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In mechanics, degrees of freedom (DOF) are the set of independent displacements and/or rotations that specify completely the displaced or deformed position and orientation of the body or system. This is a fundamental concept relating to systems of moving bodies in mechanical engineering, aeronautical engineering, robotics, structural engineering, etc.

A particle that moves in three dimensional space has three translational displacement components as DOFs, while a rigid body would have at most six DOFs including three rotations. Translation is the ability to move without rotating, while rotation is angular motion about some axis.


Motions and dimensions

Flight dynamics

In general, a rigid body in d dimensions has d(d + 1)/2 degrees of freedom (d translations and d(d −1)/2 rotations). One line of reasoning for the number of rotations goes that rotational freedom is the same as fixing a coordinate frame. Now, the first axis of the new frame is unrestricted, except that it has to have the same scale as the original—so it has (d-1) DOFs. The second axis has to be orthogonal to the first, so it has (d-2) DOFs. Proceeding in this way, we get d(d-1)/2 rotational DOFs in d dimensions. In 1-, 2- and 3- dimensions then, we have one, three, and six degrees of freedom.

A non-rigid or deformable body may be thought of as a collection of many minute particles (infinite number of DOFs); this is often approximated by a finite DOF system. When motion involving large displacements is the main objective of study (e.g. for analyzing the motion of satellites), a deformable body may be approximated as a rigid body (or even a particle) in order to simplify the analysis.

In three dimensions, the six DOFs of a rigid body are sometimes described using these nautical names:

  1. Moving up and down (heaving);
  2. Moving left and right (swaying);
  3. Moving forward and backward (surging);
  4. Tilting forward and backward (pitching);
  5. Turning left and right (yawing);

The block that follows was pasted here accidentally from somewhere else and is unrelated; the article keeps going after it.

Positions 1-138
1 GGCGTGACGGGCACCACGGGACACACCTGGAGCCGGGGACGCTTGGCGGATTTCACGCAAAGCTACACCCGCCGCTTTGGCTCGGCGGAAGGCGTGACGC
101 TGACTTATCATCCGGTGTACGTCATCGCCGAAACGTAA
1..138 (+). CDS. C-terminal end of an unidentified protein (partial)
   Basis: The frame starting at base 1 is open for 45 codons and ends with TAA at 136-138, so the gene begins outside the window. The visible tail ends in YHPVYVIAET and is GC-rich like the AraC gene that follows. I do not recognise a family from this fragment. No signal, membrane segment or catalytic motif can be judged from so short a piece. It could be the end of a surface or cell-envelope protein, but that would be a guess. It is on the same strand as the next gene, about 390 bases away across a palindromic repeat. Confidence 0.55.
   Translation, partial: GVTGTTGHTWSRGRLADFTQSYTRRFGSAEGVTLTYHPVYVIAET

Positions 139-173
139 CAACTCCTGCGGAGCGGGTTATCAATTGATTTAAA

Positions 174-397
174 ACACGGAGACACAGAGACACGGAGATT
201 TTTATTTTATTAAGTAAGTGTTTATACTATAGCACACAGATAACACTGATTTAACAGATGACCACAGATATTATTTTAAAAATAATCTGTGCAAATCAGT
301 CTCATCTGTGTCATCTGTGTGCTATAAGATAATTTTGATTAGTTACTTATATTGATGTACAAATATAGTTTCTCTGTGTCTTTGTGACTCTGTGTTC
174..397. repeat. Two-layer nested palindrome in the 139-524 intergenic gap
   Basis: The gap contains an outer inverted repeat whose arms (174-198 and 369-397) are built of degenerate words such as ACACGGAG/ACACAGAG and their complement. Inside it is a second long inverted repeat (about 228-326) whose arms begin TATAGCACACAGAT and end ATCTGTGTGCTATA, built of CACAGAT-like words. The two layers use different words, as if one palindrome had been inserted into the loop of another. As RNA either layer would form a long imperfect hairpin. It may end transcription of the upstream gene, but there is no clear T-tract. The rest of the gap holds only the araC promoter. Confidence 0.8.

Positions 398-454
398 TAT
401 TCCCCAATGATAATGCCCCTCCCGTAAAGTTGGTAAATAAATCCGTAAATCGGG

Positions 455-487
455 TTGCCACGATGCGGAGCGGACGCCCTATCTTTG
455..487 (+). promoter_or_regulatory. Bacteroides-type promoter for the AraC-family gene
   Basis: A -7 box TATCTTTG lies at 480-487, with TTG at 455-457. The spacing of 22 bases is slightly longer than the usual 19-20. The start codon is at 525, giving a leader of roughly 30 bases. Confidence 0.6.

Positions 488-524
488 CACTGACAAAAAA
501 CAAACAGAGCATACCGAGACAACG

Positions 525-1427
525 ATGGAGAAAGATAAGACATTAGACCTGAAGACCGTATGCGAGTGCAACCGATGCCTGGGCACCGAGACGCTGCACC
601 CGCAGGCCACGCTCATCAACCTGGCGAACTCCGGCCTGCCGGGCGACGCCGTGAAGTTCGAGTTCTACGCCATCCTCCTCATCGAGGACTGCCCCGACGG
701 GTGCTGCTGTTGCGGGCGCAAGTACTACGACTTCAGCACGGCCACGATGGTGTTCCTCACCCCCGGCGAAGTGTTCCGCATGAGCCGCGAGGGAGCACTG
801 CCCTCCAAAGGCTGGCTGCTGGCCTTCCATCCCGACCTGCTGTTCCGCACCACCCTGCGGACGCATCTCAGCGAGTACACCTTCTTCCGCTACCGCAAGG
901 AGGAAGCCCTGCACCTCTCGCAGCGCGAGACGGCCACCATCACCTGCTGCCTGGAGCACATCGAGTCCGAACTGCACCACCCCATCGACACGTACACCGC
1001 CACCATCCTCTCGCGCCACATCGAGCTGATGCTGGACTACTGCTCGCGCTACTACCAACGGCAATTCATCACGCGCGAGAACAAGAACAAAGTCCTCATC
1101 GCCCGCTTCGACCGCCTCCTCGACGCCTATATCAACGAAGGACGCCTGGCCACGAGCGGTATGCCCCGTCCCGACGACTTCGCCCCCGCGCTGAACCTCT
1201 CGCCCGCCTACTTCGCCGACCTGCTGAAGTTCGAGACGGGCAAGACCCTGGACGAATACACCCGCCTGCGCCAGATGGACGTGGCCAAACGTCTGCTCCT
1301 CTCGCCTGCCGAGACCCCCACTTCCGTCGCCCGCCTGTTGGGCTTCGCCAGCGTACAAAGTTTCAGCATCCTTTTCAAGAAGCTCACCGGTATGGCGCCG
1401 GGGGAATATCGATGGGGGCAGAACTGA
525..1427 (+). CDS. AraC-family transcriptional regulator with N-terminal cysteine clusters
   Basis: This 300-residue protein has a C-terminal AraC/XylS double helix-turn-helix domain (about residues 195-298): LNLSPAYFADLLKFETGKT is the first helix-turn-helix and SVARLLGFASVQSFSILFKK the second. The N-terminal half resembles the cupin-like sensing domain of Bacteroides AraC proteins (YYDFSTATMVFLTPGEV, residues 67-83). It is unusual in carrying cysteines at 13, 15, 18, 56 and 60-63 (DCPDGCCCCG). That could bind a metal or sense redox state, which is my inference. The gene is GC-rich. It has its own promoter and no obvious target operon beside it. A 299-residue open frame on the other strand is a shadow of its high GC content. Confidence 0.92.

6. Tilting side to side (rolling).

See also: Euler angles.


Systems of bodies

An articulated robot with 7 DOF in a kinematic chain (including surge at the end of the arm).

A system with several bodies would have a combined DOF that is the sum of the DOFs of the bodies, less the internal constraints they may have on relative motion. A mechanism or linkage containing a number of connected rigid bodies may have more than the degrees of freedom for a single rigid body. Here the term degrees of freedom is used to describe the number of parameters needed to specify the spatial pose of a linkage.

A specific type of linkage is the open kinematic chain, where a set of rigid links are connected at joints; a joint may provide one DOF (hinge/sliding), or two (cylindrical). Such chains occur commonly in robotics, biomechanics and for satellites and other space structures. A human arm is considered to have seven DOFs. A shoulder gives pitch, yaw and roll, an elbow allows for pitch, and a wrist allows for pitch, yaw and roll. Only 3 of those movements would be necessary to move the hand to any point in space, but people would lack the ability to grasp things from different angles or directions. A robot (or object) that has mechanisms to control all 6 physical DOF is said to be holonomic. An object with fewer controllable DOF than total DOF is said to be non-holonomic, and an object with more controllable DOF than total DOF (such as the human arm) is said to be redundant.

In mobile robotics, a car-like robot can reach any position and orientation in 2-D space, so it needs 3 DOFs to describe its pose, but at any point, you can move it only by a forward motion and a steering angle. So it has two control DOFs and three representational DOFs; i.e. it is non-holonomic. An airplane, with 3-4 control DOFs (forward motion, roll, pitch—and to a limited extent, yaw) in a 3-D space, is also non-holonomic.

A summary of formulas and methods for computing the degrees-of-freedom in mechanical systems has been given by Pennestri, Cavacece, and Vita[1].

Electrical engineering

In electrical engineering degrees of freedom is often used to describe the number of directions in which a phased array antenna can form either beams or nulls. It is equal to one less than the number of elements contained in the array, as one element is used as a reference against which either constructive or destructive interference may be applied using each of the remaining antenna elements. Applications exist for the concept in both radar practice and communication link practice, with beam steering being more prevalent for radar applications and null steering being more prevalent for interference suppression in communication links.


See also


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